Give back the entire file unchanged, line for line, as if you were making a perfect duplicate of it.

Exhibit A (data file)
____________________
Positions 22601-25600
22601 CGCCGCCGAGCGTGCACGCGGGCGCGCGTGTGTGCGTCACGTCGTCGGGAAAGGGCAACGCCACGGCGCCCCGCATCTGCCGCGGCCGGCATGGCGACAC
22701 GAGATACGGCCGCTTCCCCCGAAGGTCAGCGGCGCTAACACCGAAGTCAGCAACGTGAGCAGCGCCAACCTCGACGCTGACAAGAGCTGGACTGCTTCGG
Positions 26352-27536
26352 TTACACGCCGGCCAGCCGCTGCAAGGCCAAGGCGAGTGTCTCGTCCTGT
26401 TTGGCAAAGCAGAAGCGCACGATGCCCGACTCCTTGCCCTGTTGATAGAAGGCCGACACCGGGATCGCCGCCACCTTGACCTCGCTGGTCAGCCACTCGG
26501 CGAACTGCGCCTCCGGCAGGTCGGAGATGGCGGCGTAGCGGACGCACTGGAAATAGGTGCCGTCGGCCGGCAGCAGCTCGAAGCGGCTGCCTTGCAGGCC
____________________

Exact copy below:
Positions 22601-25600
22601 CGCCGCCGAGCGTGCACGCGGGCGCGCGTGTGTGCGTCACGTCGTCGGGAAAGGGCAACGCCACGGCGCCCCGCATCTGCCGCGGCCGGCATGGCGACAC
22701 GAGATACGGCCGCTTCCCCCGAAGGTCAGCGGCGCTAACACCGAAGTCAGCAACGTGAGCAGCGCCAACCTCGACGCTGACAAGAGCTGGACTGCTTCGG
Positions 26352-27536
26352 TTACACGCCGGCCAGCCGCTGCAAGGCCAAGGCGAGTGTCTCGTCCTGT
26401 TTGGCAAAGCAGAAGCGCACGATGCCCGACTCCTTGCCCTGTTGATAGAAGGCCGACACCGGGATCGCCGCCACCTTGACCTCGCTGGTCAGCCACTCGG
26501 CGAACTGCGCCTCCGGCAGGTCGGAGATGGCGGCGTAGCGGACGCACTGGAAATAGGTGCCGTCGGCCGGCAGCAGCTCGAAGCGGCTGCCTTGCAGGCC